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Dec 21, 2014

Our last day of riding...

Day 930 November; 325 km

Our last day of riding brought us kilometer after kilometer of open fields, copses of trees, and numerous small towns/villages.

I get a few requests each day for the engine rev. Today, as I gave one man a couple of growls, he threw his arms wide above his head and rewarded with two thumbs-up and a HUGE grin!

We stopped for lunch at a roadside stand outside of Manzatas, just before the highest bridge in Cuba. It felt unsafe pulling off the side of the road into the dirt, though we managed it, and pulling back on again, without incident. Lunch was your choice of a pulled pork sandwich or a pulled pork sandwich, both eaten standing in the sun.

The sandwich artist and Carlos
I passed in the hope that there would be food as promised at the highest bridge's tourist area. There were only the standard premade ham and cheese sandwiches, so I continued to work on my dinner appetite.

The days road were in pretty good condition; we averaged between 60 and 90 kph on all but a few stretches.

As you ride for hours, the mind wanders, though hopefully not while negotiating a curve. At one point I was thinking that I'd seen many more vintage Chevys than vintage Fords and then, within 10 seconds, here comes a Ford. Then another and another. The same thing happened a while later when I mused that most (~90%) of the bicycle riders we passed were males. Suddenly I'm seeing female after female on bicycles. Was these a change in what I noticed, or something else? I'm leaning toward the latter, though without evidence.

Since we were taking the more rural, curvy, and scenic route today, Manuel led us off the highway at about the 65 km marker and onto a road called Via Blanca. It was a more narrow and curvy road (YEA!) than most we've taken. My guess is that is was a bit over 8 km long because we rejoined the highway close to the 57 km marker. La Via also took us to the ocean's edge; and ended far too soon for my likingthough 8 km is far better than any less. This short stretch of paradise also gave me my first viewing of brown (or any) pelicans since I moved from Florida in 1998, also a very welcome sight.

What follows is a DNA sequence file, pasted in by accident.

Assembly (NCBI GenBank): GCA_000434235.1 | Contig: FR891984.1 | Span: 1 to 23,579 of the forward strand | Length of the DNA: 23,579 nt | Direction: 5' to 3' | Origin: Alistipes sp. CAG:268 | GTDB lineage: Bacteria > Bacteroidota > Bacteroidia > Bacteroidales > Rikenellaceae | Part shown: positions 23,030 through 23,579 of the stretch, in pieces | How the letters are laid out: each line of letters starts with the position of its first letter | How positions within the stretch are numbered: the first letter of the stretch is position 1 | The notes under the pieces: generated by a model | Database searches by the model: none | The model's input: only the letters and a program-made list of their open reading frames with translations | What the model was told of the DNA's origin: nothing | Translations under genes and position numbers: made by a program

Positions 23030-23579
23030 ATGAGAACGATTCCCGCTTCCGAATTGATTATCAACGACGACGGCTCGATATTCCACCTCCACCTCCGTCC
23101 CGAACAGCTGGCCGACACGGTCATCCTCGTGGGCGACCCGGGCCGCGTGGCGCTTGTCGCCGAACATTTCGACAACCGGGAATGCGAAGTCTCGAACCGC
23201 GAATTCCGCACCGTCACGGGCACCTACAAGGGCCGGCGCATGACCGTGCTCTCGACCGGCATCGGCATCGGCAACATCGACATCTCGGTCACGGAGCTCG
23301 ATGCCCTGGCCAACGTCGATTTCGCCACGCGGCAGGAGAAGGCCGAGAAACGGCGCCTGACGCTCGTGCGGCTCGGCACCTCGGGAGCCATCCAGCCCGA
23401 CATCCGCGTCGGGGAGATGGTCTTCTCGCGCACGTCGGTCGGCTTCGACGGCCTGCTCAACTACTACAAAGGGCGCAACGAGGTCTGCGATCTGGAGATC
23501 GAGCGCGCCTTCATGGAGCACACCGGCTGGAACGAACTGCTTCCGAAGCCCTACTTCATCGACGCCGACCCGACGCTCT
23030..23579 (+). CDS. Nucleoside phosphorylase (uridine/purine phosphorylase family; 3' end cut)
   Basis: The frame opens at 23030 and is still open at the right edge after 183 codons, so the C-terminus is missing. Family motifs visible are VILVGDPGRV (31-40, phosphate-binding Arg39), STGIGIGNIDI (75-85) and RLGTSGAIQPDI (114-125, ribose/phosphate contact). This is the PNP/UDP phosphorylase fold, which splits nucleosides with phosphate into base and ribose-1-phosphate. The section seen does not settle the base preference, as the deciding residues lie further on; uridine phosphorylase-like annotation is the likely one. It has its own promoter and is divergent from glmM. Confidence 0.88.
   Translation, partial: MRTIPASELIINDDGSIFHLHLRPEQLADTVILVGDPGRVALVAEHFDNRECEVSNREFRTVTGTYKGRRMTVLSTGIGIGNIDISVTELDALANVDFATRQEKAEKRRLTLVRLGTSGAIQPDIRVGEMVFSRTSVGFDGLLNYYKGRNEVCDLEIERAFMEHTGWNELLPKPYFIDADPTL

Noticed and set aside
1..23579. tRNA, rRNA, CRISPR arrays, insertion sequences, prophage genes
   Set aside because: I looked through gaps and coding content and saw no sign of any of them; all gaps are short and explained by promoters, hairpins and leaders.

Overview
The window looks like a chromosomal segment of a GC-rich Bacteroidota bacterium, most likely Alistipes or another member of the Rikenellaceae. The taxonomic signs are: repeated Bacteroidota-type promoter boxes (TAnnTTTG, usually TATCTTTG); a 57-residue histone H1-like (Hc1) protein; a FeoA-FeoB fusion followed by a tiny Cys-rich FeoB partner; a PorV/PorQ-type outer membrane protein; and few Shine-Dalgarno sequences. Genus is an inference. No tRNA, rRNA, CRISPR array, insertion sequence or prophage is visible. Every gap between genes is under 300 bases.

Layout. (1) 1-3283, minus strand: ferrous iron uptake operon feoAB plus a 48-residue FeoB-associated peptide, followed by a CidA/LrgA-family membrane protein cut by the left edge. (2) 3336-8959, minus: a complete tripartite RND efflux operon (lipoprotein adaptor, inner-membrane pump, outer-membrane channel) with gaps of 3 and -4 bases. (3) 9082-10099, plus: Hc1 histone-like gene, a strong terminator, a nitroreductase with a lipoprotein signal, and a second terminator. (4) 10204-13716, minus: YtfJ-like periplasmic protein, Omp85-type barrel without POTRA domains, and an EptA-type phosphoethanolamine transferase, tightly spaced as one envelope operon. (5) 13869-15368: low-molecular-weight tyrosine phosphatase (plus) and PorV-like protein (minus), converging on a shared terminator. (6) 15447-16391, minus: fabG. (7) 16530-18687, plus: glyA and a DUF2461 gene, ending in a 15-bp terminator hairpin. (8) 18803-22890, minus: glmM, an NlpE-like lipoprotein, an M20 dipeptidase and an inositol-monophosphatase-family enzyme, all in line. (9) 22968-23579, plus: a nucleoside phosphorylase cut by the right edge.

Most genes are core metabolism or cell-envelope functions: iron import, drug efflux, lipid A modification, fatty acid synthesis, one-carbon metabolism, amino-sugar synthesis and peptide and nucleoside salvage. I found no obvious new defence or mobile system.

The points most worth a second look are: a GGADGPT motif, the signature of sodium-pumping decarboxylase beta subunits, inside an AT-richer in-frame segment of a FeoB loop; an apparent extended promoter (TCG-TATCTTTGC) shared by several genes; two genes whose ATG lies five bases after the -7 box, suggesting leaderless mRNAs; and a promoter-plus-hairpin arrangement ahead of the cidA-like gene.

We soon reached Havana and stopped for a bit at a huge warehouse-like building that is only open on Sundays. Fortunately for us, it was a Sunday, because the building houses what has to be one of the world's largest collection of small, privately owned galleries with an amazingly diverse selection of styles, subjects, and sizes of paintings.







Almost none were framed and many were very tempting. Since I have two paintings from my previous trips, both of which I successfully resisted selling during my divesting, I was able to resist the sirens' calls. Marcel bought three pieces after dinner in Trinidad and succumbed once more to a very nice oil.

Mounting up one last time, we rode along the Malacon and then, cutting inland when required, ended our ride—bikes and bodies intact—at the port where we picked up the bikes... this time to dismount for the final time.